MA – Cheshire CC;  MB – Cheshire CC;  MC – Middlesex CC;  MD – Middlesex CC;  ME – Middlesex CC;  MF – Middlesex CC;  MG – Middlesex CC;  MH – Middlesex CC;  MJ – Bedfordhire CC;  MK – Middlesex CC;  ML – Middlesex CC;  MM – Middlesex CC;  MN – Isle of Man;  MO – Berkshire CC;  MP – Middlesex CC;  MR – Wiltshire CC;  MT – Middlesex CC;  MU – Middlesex CC;  MV – Middlesex CC;  MW – Wiltshire CC;  MX – Middlesex CC;  MY – Middlesex CC.
 
NA – Manchester CBC;  NB – Manchester CBC;  NC – Manchester CBC;  ND– Manchester CBC;  NE – Manchester CBC;  NF – Manchester CBC;  NG – Norfolk CC;  NH – Northampton CBC;  NJ – East Sussex CC;  NK – Hertfordshire CC;  NL – Northumberland CC;  NM – Bedfordshire CC;  NN – Nottinghamshire CC;  NO – Essex CC;  NP – Worcestershire CC;  NR – Leicestershire CC;  NT – Shropshire CC;  NU – Derbyshire CC;  NV – Northamptonshire CC;  NW – Leeds CBC;  NX – Warwickshire CC;  NY – Glamorganshire CC.
 
OA – Birmingham CBC;  OB – Birmingham CBC; OC – Birmingham CBC;  OD – Devonshire CC;  OE – Birmingham CBC;  OF – Birmingham CBC;  OG – Birmingham CBC;  OH – Birmingham CBC; OJ – Birmingham CBC;  OK – Birmingham CBC;  OL – Birmingham CBC;  OM – Birmingham CBC;  ON – Birmingham CBC;  OO – Essex CC;  OP – Birmingham CBC;  OR – Hampshire CC;  OU – Hampshire CC;  OV – Birmingham CBC;  OW – Southampton CBC;  OX – Birmingham CBC;  OY – Croydon CBC.
 
PA – Surrey CC;  PB – Surrey CC;  PB – Surrey CC;  PD– Surrey CC;  PE – Surrey CC;  PF – Surrey CC;  PG – Surrey CC;  PH – Surrey CC;  PJ – Surrey CC;  PK – Surrey CC;  PL – Surrey CC;  PM – East Sussex CC;  PN – East Sussex CC;  PO – West Sussex CC;  PP – Buckinghamshire CC;  PR – Dorset CC;  PT – County Durham;  PU – Essex CC;  PV – Ipswich CBC;  PW – Norfolk CC;  PX – West Sussex CC;  PY – Yorkshire NR.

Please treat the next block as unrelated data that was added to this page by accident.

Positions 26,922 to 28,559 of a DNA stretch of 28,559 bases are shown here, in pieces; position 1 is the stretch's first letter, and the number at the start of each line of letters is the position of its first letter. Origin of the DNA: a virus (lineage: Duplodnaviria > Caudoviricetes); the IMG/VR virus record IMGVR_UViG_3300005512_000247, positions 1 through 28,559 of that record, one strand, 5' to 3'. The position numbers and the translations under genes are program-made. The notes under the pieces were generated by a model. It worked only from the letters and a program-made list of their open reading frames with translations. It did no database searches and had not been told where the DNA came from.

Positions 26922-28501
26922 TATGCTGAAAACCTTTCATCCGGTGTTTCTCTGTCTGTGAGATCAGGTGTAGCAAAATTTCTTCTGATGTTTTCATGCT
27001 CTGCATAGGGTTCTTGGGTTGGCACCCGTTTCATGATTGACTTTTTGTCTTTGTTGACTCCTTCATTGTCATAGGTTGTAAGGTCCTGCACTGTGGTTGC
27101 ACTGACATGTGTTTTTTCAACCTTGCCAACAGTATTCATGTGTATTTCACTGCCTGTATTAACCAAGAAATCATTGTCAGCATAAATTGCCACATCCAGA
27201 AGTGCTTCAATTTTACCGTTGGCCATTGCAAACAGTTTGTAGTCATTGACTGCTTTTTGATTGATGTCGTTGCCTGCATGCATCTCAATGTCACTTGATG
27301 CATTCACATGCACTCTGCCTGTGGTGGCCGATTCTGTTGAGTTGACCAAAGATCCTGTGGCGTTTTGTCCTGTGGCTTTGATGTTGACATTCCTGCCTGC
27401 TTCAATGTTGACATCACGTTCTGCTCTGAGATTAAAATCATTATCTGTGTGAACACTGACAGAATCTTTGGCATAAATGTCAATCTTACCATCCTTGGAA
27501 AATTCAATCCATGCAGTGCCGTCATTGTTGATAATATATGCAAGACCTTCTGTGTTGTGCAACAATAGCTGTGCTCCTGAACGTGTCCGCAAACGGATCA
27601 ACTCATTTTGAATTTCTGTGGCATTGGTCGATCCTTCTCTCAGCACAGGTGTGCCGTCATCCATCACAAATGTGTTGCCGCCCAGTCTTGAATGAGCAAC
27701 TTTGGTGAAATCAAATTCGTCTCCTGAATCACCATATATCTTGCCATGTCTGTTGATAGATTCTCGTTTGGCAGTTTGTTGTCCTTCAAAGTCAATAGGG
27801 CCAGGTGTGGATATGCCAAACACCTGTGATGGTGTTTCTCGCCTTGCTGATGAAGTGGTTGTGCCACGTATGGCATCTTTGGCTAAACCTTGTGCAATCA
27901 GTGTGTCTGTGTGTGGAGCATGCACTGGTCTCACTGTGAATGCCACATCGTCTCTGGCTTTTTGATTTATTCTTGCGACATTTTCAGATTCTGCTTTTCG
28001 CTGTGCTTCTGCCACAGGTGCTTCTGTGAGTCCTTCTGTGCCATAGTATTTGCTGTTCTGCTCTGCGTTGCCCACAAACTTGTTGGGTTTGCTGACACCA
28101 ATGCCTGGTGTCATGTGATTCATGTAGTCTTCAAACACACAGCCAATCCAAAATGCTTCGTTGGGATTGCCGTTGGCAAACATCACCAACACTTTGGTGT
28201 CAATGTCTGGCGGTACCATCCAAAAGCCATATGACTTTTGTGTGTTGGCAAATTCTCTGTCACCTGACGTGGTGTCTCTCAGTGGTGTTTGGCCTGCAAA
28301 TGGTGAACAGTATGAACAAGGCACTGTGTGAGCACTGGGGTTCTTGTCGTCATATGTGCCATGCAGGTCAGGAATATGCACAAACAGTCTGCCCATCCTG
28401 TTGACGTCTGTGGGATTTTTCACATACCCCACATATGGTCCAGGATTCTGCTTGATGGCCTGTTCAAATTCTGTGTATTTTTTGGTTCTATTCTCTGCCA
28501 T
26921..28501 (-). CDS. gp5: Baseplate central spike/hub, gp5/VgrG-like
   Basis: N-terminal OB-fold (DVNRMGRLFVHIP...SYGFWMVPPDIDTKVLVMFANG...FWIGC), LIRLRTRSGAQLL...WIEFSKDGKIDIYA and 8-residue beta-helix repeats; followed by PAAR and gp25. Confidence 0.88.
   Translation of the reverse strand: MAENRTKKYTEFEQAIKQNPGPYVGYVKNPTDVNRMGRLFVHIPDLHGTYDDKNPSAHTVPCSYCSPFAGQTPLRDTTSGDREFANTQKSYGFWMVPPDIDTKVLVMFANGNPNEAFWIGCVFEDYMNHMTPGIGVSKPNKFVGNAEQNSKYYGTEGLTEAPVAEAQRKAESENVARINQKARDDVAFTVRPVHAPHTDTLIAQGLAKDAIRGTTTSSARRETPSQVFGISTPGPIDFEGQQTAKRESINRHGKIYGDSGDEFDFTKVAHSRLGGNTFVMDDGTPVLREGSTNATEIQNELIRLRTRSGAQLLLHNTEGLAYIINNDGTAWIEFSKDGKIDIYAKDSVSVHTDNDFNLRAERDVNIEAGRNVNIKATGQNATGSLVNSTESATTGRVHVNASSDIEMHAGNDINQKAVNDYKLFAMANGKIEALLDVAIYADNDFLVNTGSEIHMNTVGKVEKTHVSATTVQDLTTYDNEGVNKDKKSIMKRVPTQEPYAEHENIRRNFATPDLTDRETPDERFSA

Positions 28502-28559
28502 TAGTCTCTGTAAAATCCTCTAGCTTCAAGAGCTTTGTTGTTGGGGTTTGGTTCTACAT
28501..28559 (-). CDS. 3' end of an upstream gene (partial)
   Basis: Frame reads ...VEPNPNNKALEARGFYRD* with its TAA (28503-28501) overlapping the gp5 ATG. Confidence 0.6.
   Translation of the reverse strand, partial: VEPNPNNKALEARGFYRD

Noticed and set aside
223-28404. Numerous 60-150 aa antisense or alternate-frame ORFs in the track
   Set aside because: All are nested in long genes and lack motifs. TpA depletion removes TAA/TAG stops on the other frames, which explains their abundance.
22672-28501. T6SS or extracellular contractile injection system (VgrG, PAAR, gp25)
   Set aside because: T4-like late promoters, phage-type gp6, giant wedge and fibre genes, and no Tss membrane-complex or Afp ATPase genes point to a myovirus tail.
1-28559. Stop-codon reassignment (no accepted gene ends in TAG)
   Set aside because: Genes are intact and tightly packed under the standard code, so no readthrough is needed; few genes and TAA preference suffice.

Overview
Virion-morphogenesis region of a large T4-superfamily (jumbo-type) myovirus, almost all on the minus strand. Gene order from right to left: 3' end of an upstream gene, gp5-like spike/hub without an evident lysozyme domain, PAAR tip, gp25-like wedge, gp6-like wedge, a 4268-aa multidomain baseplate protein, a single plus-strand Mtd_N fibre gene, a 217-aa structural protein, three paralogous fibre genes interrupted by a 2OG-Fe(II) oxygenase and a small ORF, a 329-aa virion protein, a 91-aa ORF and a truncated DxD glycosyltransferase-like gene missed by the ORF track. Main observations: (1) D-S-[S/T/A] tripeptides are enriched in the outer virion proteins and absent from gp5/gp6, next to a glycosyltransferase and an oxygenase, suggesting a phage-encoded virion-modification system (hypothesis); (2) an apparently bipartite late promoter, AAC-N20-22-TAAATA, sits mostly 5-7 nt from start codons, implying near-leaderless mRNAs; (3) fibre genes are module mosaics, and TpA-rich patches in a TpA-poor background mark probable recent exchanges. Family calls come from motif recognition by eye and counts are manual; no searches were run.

RA – Derbyshire CC;  RB – Derbyshire CC;  RC – Derby CBC;  RD – Reading CBC;  RE – Staffordshire CC;  RF – Staffordshire CC;  RH – Kingston-upon-Hull CBC;  RJ – Salford CBC;  RK – Croydon CBC;  RL – Cornwall CC;  RM – Cumberland CC;  RN – Preston CBC;  RO – Hertfordshire CC;  RP – Northamptonshire CC;  RR – Nottinghamshire CC;  RT – East Suffolk CC;  RU – Bournemouth CBC;  RV – Portsmouth CBC;  RW – Coventry CBC;  RX – Berkshire CC;  RY – Leicestershire CBC.

NB: 'S-' marks were issued in Scotland, see below.
 
TA – Devonshire CC;  TB – Lancashire CC;   TC – Lancashire CC; TD – Lancashire CC; TE – Lancashire CC; TF – Lancashire CC; TG – Glamorganshire CC;  TH – Carmarthanshire CC;  TJ – Lancashire CC;  TK – Dorset CC;  TL – Kesteven (Lincs) CC;  TM – Bedfordshire CC;  TN – Newcastle-upon-Tyne CBC;  TO – Nottingham CBC;  TP – Portsmouth CBC;  TR – Southampton CBC;  TT – Devonshire CC;  TU – Cheshire CC;  TV – Nottingham CBC;  TW – Essex CC;  TX – Glamorganshire CC;  TY – Northumberland CC.